By Hovannes ShoghikianPolice in Yerevan pledged on Thursday to launch an investigation into the dissemination of leaflets accusing concrete professors and lecturers of state-run universities of corruption.
Walls and bus stop stands in several locations in the city center were plastered with photographs and names of more than a dozen allegedly corrupt academics on Wednesday morning. The leaflets were reportedly posted by activists of the pro-government youth organization Miasin (Together).
The police, which react harshly to similar actions by opposition groups, have not questioned any of those activists so far. This fact prompted speculation that they were instructed not to stop the leaflet distribution.
But Major-General Nerses Nazarian, chief of the Yerevan police, brushed aside such suggestions. “We can not support or participate in such actions,” he said. “We certainly do not agree with that view. If people have any evidence [of corruption] they can apply to the police.”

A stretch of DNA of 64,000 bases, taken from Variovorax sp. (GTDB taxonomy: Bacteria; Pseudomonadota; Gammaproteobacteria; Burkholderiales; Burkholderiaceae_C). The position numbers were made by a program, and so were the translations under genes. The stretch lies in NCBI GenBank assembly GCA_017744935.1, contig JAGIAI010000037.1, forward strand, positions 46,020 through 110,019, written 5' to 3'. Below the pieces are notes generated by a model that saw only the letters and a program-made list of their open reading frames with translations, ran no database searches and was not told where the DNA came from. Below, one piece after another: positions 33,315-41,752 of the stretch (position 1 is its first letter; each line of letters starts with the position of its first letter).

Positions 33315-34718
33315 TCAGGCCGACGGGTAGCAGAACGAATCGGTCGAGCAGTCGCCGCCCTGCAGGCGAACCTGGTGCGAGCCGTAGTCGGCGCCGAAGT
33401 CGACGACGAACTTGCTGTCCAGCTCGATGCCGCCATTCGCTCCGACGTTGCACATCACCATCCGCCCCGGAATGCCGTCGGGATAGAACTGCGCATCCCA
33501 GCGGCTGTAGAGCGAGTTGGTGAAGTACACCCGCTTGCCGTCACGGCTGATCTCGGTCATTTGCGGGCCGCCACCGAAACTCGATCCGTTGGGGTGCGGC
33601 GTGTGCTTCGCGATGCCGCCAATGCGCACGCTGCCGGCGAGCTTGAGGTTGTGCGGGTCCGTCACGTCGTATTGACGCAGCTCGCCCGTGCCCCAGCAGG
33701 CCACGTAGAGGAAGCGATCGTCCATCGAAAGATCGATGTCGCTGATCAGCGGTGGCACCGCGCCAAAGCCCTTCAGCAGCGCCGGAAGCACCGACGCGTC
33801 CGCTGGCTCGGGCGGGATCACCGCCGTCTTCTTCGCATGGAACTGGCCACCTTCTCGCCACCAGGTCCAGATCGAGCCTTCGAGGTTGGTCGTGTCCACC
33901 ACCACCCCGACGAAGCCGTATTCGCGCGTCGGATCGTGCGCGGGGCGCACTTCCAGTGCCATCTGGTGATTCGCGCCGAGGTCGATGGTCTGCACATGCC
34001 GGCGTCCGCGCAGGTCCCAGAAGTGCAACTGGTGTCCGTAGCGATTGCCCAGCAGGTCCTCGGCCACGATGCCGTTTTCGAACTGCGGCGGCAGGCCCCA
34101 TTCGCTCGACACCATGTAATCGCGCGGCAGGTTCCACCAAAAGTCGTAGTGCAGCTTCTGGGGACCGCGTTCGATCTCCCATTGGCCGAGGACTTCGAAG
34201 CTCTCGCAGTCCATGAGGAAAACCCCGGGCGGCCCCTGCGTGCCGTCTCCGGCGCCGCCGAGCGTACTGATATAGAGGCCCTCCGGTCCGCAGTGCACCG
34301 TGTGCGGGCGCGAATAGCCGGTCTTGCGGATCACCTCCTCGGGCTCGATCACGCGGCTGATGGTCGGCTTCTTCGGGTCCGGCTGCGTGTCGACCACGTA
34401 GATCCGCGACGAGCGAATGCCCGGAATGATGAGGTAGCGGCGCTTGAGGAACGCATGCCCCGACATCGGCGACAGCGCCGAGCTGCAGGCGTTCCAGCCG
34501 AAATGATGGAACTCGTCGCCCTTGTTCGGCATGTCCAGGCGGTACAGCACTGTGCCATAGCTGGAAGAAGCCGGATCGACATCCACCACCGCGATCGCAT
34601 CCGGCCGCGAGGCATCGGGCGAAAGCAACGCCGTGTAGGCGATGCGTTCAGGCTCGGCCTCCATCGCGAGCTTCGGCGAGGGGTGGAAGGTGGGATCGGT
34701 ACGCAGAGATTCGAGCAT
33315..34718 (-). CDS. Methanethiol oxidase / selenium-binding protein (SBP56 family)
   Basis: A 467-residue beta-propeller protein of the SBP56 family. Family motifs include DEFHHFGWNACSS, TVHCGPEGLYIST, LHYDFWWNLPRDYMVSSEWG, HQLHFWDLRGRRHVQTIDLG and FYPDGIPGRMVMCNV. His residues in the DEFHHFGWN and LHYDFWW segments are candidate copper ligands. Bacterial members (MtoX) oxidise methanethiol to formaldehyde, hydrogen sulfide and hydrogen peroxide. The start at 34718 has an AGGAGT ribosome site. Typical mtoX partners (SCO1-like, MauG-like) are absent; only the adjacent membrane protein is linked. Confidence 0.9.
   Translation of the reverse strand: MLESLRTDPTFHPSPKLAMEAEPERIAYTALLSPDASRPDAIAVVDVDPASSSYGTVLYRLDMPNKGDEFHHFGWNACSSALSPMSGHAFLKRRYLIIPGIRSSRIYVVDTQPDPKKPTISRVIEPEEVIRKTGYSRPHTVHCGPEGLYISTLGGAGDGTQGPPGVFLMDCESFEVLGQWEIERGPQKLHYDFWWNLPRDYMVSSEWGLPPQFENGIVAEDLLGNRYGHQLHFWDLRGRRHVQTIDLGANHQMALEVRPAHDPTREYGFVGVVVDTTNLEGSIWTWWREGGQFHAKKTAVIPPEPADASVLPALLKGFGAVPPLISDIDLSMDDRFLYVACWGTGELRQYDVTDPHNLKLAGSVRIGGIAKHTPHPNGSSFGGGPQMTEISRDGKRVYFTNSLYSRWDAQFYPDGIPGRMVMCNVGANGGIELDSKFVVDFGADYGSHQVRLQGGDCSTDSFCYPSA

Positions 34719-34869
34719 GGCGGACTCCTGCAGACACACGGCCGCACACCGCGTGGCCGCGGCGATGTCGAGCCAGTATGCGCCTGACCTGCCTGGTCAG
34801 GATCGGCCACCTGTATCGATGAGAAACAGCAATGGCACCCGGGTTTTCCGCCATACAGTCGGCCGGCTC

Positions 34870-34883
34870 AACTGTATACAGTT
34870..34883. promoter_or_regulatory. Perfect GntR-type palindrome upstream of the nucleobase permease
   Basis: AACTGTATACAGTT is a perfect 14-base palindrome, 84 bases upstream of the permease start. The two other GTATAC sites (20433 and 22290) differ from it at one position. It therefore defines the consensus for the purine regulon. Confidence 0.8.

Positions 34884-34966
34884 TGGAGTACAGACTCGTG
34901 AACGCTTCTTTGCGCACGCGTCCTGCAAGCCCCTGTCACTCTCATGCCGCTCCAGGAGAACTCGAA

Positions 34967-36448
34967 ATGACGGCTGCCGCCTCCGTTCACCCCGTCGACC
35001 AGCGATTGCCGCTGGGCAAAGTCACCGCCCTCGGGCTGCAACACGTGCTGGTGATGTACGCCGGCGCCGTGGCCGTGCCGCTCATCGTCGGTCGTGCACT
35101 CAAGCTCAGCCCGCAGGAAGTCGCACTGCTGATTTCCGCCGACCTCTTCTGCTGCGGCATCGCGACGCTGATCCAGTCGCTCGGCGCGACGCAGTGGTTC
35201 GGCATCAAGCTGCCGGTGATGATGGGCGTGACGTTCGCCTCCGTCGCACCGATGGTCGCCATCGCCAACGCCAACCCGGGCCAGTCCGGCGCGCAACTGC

Nazarian argued that the police can not investigate the legality of the Miasin action without receiving a written complaint from individuals or organizations targeted by the youth group supporting President Serzh Sarkisian. “I am told that Yerevan State University is preparing to lodge a formal complaint,” he told a news conference. “The police will certainly deal with that fact.”
In a related development, the Armenian Foreign Ministry condemned Miasin for putting one of its employees, Hrachya Poladian, on the black list of academics who allegedly accept kickbacks from students. A ministry statement said Poladian currently works at the Armenian embassy in Egypt and has never taught at Yerevan State Unviersity despite Miasin’s claims to the contrary. It demanded that the organization publicly apologize for “slandering” the diplomat.